Purpose: Polychromatic x-rays are used in most computed tomography scanners. In this case, a beam-hardening effect occurs, which degrades the image quality and distorts the shapes of objects in the reconstructed images. When the beam-hardening artifact is not severe, conventional correction methods can reduce the artifact reasonably well. However, highly dense materials, such as iron and titanium, can produce more severe beam-hardening artifacts, which often cannot be corrected by conventional methods. Moreover, when the size of the metal is large, severe darks bands due to photon starvation as well as beam-hardening are generated. The purpose of our study was to develop a new method for correcting severe beam-hardening artifacts and severe dark bands using a high-order polynomial correction function and a prior-image-based linearization method. Methods: The initial estimate of an image free of beam-hardening (a prior image) was constructed from the initial reconstruction of the original projection data. Its corresponding beam-hardening-free projection data (a prior projection) were calculated by a projection operator onto the prior image. A new beam-hardening correction function G(praw) with many high-order terms was effectively determined via a simple minimization process applied to the difference between the original projection data and the prior projection data. Using the determined correction function G(praw), a corrected linearized sinogram pcorr can be obtained, which became effectively linear for the line integrals of the object. Final beam-hardening corrected images can be reconstructed from the linearized sinogram. The proposed method was evaluated in both simulation and real experimental studies. Results: All investigated cases in both simulations and real experiments showed that the proposed method effectively removed not only streaks for moderate beam-hardening artifacts but also dark bands for severe beam-hardening artifacts without causing structural and contrast distortion. Conclusions: The prior-image-based linearization method exhibited better correction performance than conventional methods. Because the proposed method did not require time-consuming iterative reconstruction processes to obtain the optimal correction function, it can expedite the correction procedure and incorporate more high-order terms in the linearization correction function in comparison to the conventional methods.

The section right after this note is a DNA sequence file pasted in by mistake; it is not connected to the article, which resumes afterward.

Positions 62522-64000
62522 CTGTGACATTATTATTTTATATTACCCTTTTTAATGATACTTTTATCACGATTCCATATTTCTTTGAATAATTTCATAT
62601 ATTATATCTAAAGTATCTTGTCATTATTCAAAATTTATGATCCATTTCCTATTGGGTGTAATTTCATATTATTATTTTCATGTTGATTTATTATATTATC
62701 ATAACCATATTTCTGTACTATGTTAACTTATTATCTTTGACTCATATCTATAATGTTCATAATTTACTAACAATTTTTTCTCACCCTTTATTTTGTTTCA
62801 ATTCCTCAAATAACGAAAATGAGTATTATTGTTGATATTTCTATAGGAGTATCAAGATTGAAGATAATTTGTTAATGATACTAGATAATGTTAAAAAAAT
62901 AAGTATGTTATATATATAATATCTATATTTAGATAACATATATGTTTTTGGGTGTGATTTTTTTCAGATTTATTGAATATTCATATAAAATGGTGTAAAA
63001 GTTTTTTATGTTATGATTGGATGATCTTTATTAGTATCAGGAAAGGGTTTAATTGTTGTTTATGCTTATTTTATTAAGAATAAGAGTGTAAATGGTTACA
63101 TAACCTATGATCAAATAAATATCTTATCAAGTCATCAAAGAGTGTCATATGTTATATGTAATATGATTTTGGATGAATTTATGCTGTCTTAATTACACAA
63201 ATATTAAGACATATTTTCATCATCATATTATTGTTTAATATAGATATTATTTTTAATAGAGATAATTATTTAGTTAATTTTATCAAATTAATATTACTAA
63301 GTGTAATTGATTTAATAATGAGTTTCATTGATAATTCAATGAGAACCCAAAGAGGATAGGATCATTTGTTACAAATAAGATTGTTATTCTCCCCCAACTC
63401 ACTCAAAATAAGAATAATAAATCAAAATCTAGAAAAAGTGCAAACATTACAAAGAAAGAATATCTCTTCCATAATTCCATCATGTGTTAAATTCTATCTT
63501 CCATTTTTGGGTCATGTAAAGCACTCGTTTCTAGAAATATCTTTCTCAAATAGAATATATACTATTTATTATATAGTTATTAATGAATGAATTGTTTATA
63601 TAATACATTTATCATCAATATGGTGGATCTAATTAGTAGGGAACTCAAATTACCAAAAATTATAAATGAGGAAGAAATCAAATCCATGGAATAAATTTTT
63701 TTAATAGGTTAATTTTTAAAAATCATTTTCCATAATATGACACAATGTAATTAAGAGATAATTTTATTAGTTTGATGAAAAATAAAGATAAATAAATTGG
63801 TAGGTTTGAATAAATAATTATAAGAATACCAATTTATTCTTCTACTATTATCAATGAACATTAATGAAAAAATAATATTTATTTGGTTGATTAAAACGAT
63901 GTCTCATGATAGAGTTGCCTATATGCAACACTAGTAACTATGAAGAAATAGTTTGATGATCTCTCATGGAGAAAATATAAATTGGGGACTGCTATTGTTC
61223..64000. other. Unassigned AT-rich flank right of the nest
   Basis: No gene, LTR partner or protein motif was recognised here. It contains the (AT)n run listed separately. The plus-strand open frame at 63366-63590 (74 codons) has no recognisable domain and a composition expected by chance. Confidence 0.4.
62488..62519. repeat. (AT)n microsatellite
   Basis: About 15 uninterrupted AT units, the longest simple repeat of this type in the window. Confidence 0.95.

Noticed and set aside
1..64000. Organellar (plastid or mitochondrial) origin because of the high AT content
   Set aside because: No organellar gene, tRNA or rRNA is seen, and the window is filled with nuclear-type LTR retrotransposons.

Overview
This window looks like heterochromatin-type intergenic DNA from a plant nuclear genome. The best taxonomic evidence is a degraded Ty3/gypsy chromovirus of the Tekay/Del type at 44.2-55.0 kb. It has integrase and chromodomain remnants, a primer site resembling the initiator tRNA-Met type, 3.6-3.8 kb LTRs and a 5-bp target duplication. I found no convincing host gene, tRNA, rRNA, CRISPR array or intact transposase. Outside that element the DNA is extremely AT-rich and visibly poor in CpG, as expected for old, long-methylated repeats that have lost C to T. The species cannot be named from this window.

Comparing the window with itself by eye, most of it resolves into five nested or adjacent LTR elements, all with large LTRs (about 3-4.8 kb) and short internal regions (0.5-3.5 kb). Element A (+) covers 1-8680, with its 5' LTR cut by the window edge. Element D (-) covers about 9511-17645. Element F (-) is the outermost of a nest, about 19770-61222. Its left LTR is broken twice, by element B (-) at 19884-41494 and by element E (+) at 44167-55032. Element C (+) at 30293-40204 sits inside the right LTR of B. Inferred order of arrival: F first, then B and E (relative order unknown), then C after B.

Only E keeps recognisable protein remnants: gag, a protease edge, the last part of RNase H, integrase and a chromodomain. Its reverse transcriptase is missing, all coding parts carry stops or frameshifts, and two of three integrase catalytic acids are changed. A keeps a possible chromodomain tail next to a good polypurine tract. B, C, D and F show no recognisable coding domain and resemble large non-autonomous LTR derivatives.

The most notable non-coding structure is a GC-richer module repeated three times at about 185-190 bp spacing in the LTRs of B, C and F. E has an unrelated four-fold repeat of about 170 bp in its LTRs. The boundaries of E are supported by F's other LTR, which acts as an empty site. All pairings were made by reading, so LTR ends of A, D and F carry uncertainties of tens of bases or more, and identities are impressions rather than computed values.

Bibliographical noteFunding Information:
This research was supported by the National Research Foundation of Korea (NRF) grant funded by the Korean Government (MSIP) (2016R1A2B4015016) and National Research Foundation of Korea (NRF) grant funded by the Korean government (MSIT) (2018M3C7A1024734) and the authors would like to thank Changwoo Lee and Chulhee Han for providing real CT facilities and information about the cone-beam CT system.
© 2018 American Association of Physicists in Medicine
All Science Journal Classification (ASJC) codes
- Radiology Nuclear Medicine and imaging